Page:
What is Quiet Quitting? The Not-So-Silent Rebellion Against Hustle Culture
The whirlwind surrounding “quiet quitting” first stirred in July 2022 when Zaid Khan, a twenty-something engineer, posted a TikTok video of himself talking over a montage of urban scenes. “I recently learned about this term called quiet quitting, where you’re not outright quitting your job, but you’re quitting the idea of going above and beyond,” Khan said in the now-viral video.
“You’re still performing your duties but no longer subscribing to the hustle-culture mentality that work has to be your life. The reality is it’s not. And your worth as a person is not defined by your labour.”
The #quietquitting hashtag quickly caught fire on TikTok, with countless users offering their own takes on the anti-hustle movement. Traditional media outlets took notice shortly after. Less than two weeks after the original video, The Guardian published an explainer: “Quiet Quitting: Why Doing the Bare Minimum at Work Has Gone Global.” So, Let’s find out what is quiet quitting.
The Rise of Hustle Culture and Its Discontents
“Quiet quitting” touches a nerve because it challenges the hustle culture that has become pervasive, especially among millennials and Gen Z. Hustle culture glorifies overwork, encourages unpaid overtime in pursuit of career advancement, and ties self-worth to productivity.
But the dark side of hustle culture is burnout, anxiety, and poor work-life balance. A Gallup poll found that the largest group reporting being “not engaged” at work are those born after 1989. The suffocating grimness has hit hard for Gen Z workers who have known nothing but hustle culture.” Your labour does not define your worth,” Khan said defiantly in his TikTok video. This sentiment clearly resonates with younger workers who feel immense pressure to overwork in order to “prove” their worth.
What is Quiet Quitting?
Urban Dictionary defines quiet quitting as:
Doing the bare minimum at your job so you don’t get fired. You’re not outright quitting but not going above and beyond. You’re just doing the bare minimum to collect your paycheck.
So, quiet quitting isn’t about total disengagement or laziness. It’s about rejecting hustle culture’s demands to work excessive unpaid hours, sacrifice your mental health and work-life balance for career advancement, and tether your self-worth to productivity metrics.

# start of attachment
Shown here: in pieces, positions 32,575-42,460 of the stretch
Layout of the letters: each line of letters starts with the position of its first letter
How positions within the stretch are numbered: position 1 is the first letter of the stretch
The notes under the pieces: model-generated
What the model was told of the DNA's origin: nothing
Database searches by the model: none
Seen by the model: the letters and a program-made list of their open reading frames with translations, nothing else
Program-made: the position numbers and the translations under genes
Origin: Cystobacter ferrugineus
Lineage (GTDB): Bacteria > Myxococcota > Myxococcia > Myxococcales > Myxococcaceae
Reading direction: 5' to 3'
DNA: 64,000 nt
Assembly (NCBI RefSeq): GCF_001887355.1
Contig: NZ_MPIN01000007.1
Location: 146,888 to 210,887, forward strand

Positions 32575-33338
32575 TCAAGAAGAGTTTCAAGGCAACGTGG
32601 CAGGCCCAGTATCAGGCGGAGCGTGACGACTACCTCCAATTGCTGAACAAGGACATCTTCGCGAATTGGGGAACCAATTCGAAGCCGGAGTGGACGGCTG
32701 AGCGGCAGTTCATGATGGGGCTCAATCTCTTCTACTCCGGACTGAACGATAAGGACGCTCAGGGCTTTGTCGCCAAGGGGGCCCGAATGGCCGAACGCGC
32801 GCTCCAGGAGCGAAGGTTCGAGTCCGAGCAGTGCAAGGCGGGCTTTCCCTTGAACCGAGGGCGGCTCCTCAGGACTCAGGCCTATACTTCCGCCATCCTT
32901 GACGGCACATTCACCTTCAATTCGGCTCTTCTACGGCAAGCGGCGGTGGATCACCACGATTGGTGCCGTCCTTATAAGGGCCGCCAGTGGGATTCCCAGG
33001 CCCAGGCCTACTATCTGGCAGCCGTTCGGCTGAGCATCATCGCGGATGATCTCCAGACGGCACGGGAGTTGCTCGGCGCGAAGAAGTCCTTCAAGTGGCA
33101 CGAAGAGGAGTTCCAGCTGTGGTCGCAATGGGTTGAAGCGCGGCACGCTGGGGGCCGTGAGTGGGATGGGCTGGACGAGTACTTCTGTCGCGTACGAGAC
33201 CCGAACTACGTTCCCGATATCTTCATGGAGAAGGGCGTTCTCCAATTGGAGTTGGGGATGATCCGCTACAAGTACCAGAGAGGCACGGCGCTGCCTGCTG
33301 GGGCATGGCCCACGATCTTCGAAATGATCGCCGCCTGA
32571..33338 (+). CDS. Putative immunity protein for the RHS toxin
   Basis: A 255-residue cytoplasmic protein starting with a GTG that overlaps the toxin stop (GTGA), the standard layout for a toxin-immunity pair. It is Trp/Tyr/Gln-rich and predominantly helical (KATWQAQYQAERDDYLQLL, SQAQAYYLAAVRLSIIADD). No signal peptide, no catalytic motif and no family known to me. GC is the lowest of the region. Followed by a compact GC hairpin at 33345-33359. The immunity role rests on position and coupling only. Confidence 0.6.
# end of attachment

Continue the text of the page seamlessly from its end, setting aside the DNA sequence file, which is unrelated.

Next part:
Quiet quitters still perform their core job duties punctually. But they draw clear boundaries and don’t buy into the notion that work must be the centre of one’s life.
Why Quiet Quitting Evokes Strong Reactions
As quiet quitting gained steam on TikTok under the #quietquitting hashtag, it evoked strong reactions from all sides:
- Supporters lauded the pushback against hustle culture and the re-centring of mental health and work-life balance. Many shared their own soul-crushing experiences with overwork.
- Critics blasted Quiet quitting as lazy, entitled behaviour demonstrating poor work ethic. “If you’re a quiet quitter, you’re a loser,” CNBC’s Kevin O’Leary proclaimed.
- Managers worried about declines in productivity and losing their top performers.
- Leadership Experts cautioned that quiet quitting often signals deeper issues with company culture, leadership, and manager-employee dynamics.
The polarized reactions underscore how deeply entrenched hustle culture has become. For older generations, quiet quitting may seem like indifference or laziness. But for younger workers, it symbolizes rejecting the notion that work must be life’s centre of gravity.
Quiet Quitting: A Generational Divide
Although people of all ages have embraced quiet quitting, it is fundamentally a Gen Z phenomenon. It is clear from its TikTok origins and the survey data on declining engagement.
For Gen Z, the first generation to come of age entirely online, the boundaries between work, leisure, and identity are extraordinarily porous. Gen Z workers project carefully curated personal brands that merge their jobs, hobbies, passions, and personalities into unified wholes on TikTok, Instagram, and other social platforms.